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Afghan Army Capabilities Evolving with Experience

Afghan Army Capabilities Evolving with Experience

Improvements needed in logistics, maintenance, oversight, U.S. commander says

Washington –- The Afghan National Army is composed of highly capable, motivated and courageous individuals, but the institution remains “a work in progress,” according to a U.S. military commander with first-hand experience.

U.S. Army Colonel Kevin Owens, who works with coalition forces throughout southern Afghanistan and commands the 173rd Airborne Brigade, says the professional Afghan army soldiers he knows have “an enormous sense of pride in what they do and why they do it.”

Speaking to reporters at the Pentagon via a teleconference from his headquarters in Kandahar, he said Afghan citizens revere the new soldiers who have joined the army’s ranks, and they are thrilled that the army represents the tribes and ethnicities of the entire country.

In providing his assessment of the Afghan army, Owens also said there are a number of military functions that still need improvement, including logistical, maintenance and command-and-control systems. These are all functional areas with which the U.S. military is “working shoulder-to-shoulder with them to improve,” he said.

Owens commands Combined Task Force Bayonet -- which includes Romanian, Canadian and U.S. soldiers –- and is responsible for leading counterterrorism operations and supporting provincial reconstruction teams in the southern part of Afghanistan. They work very closely with Afghan national security forces to complete their missions. They also liaise with British, French, Australian, New Zealand and Dutch soldiers who serve in the south.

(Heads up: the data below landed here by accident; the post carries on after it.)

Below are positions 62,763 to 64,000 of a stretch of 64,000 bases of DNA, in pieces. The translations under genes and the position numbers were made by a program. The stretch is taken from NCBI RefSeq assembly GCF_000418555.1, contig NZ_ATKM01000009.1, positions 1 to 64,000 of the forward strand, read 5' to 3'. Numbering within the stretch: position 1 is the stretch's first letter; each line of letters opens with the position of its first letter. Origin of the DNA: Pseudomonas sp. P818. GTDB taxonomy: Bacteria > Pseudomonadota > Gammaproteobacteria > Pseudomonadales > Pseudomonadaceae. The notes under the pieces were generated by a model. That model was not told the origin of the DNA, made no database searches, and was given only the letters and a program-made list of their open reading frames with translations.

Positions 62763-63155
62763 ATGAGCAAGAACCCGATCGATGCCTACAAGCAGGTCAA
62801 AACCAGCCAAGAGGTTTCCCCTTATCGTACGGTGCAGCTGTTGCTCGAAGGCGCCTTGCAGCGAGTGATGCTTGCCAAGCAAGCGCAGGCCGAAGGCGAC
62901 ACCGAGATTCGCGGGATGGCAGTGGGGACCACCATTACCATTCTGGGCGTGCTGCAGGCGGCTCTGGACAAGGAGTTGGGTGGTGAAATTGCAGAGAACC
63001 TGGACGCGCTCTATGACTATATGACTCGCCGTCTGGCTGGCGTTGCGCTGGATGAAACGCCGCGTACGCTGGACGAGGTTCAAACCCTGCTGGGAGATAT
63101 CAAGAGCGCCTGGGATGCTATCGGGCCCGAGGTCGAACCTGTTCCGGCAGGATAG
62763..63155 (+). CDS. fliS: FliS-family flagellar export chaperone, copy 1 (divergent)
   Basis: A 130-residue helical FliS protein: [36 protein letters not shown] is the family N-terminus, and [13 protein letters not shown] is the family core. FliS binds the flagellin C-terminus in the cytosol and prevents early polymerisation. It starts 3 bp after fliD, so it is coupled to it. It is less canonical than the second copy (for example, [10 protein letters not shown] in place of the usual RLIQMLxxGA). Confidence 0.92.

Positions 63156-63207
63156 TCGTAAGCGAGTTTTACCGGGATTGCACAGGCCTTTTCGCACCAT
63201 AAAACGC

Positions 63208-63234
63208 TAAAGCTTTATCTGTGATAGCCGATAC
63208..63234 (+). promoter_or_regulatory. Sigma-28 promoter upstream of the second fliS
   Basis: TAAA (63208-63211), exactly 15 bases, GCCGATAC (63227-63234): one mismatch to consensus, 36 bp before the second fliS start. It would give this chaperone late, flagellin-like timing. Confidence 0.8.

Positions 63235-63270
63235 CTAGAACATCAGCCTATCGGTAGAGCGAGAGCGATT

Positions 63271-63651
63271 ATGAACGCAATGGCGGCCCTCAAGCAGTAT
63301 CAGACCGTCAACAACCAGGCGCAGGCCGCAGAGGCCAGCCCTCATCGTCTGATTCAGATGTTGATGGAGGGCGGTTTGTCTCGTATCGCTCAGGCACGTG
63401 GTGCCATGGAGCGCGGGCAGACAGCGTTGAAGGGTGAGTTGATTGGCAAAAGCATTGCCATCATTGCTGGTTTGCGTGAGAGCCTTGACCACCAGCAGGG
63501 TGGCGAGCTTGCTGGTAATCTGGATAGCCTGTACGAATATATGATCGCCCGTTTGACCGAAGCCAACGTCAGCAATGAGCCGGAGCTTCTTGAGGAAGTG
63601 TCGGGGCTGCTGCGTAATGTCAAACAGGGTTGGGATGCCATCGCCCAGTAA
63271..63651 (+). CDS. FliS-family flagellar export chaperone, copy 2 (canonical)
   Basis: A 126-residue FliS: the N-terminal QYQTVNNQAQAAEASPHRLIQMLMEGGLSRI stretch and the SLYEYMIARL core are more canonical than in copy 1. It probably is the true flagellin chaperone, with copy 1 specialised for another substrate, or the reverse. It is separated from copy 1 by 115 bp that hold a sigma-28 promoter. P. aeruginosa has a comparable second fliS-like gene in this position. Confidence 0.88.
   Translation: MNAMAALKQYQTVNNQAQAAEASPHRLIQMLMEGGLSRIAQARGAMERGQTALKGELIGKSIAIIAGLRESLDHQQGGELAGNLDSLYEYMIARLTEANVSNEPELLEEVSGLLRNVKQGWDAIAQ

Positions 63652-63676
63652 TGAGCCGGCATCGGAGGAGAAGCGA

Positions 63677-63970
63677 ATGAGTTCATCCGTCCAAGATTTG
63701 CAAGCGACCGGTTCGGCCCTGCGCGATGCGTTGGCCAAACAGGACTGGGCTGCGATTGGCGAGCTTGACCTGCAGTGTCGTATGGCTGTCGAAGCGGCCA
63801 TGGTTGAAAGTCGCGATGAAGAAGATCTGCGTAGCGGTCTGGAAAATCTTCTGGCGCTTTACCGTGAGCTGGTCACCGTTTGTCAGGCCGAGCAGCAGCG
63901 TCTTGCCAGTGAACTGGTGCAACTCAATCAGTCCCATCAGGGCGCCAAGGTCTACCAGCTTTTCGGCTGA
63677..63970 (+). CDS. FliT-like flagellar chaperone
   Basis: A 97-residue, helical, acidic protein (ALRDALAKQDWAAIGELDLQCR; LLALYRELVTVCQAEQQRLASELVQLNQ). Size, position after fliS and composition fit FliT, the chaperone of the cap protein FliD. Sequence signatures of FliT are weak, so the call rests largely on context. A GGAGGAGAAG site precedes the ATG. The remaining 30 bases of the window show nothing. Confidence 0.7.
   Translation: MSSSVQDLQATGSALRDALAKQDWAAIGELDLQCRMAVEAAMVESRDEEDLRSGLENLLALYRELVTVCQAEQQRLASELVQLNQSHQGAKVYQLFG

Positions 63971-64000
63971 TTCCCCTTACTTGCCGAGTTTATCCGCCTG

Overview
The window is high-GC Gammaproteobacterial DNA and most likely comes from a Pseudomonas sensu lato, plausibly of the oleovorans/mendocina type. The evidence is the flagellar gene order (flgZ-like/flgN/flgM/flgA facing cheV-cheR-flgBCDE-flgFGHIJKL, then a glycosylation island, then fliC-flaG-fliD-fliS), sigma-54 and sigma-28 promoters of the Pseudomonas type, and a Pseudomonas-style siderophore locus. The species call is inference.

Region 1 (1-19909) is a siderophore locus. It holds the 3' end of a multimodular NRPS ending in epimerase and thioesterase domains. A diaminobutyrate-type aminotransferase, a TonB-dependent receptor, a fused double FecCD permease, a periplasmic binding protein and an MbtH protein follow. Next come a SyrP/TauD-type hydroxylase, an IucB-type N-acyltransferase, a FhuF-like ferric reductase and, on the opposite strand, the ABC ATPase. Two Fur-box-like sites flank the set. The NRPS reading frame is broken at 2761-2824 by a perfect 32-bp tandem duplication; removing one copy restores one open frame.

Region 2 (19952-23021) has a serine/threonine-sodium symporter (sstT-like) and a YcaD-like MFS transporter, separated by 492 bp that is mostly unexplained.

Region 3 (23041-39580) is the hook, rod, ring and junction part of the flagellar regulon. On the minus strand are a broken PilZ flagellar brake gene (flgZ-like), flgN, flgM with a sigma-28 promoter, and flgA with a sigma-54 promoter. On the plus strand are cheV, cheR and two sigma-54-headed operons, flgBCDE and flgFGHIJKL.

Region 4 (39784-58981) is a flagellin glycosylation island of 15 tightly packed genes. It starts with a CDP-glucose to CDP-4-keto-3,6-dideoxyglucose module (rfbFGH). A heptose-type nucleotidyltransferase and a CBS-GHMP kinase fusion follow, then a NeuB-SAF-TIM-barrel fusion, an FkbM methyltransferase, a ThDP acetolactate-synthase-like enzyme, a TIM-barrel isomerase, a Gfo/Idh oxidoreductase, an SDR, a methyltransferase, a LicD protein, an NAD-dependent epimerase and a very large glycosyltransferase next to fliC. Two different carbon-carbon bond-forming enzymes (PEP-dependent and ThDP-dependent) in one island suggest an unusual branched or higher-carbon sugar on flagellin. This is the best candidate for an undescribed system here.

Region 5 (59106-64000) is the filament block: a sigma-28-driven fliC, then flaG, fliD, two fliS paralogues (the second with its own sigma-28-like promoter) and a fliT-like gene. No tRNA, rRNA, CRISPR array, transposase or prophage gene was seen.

The Afghan people voted on September 18 without significant incident, he said, “due primarily to the excellent security provided by the Afghan National Police and the Afghan National Army.” Although his own soldiers were standing ready to respond if needed, Owens said they “were essentially unneeded due to the outstanding job performed by the Afghan forces.” (See Democratic Afghanistan.)

There were around a dozen minor security incidents, including some skirmishes that occurred around the time of the landmark election, but Owens said these “had absolutely no effect in deterring the population” from flocking to the polls. The elections were executed successfully, he said, because they were safe and free. He said he noted the enthusiasm of Afghans for the army and police officers that provided “a secure environment for them to vote.”

Working with their Afghan military counterparts, Owens said more enemy combatants were destroyed in the six months leading up to the elections than in the six months prior to that. By degrading the capabilities of enemy combatants significantly, he said, “I’m also confident that we are starting to gain irreversible momentum.”

Owens said he believes the enemy “is reeling” from recent combat action. During the time that his soldiers have served in Afghanistan, he said, the enemy’s access to sanctuaries has been reduced, thereby disrupting “the enemy’s ability to conduct meaningful operations against the people of Afghanistan.”

He also said his forces are working to help restore basic infrastructure to the war-torn nation, especially in the areas of power generation, access to potable water and reliable transportation. As an example, Owens said “our engineers are working and teaching Afghan army engineers how to build roads.” The point is to help “build Afghan capacity” to complete these critical tasks, the officer added.

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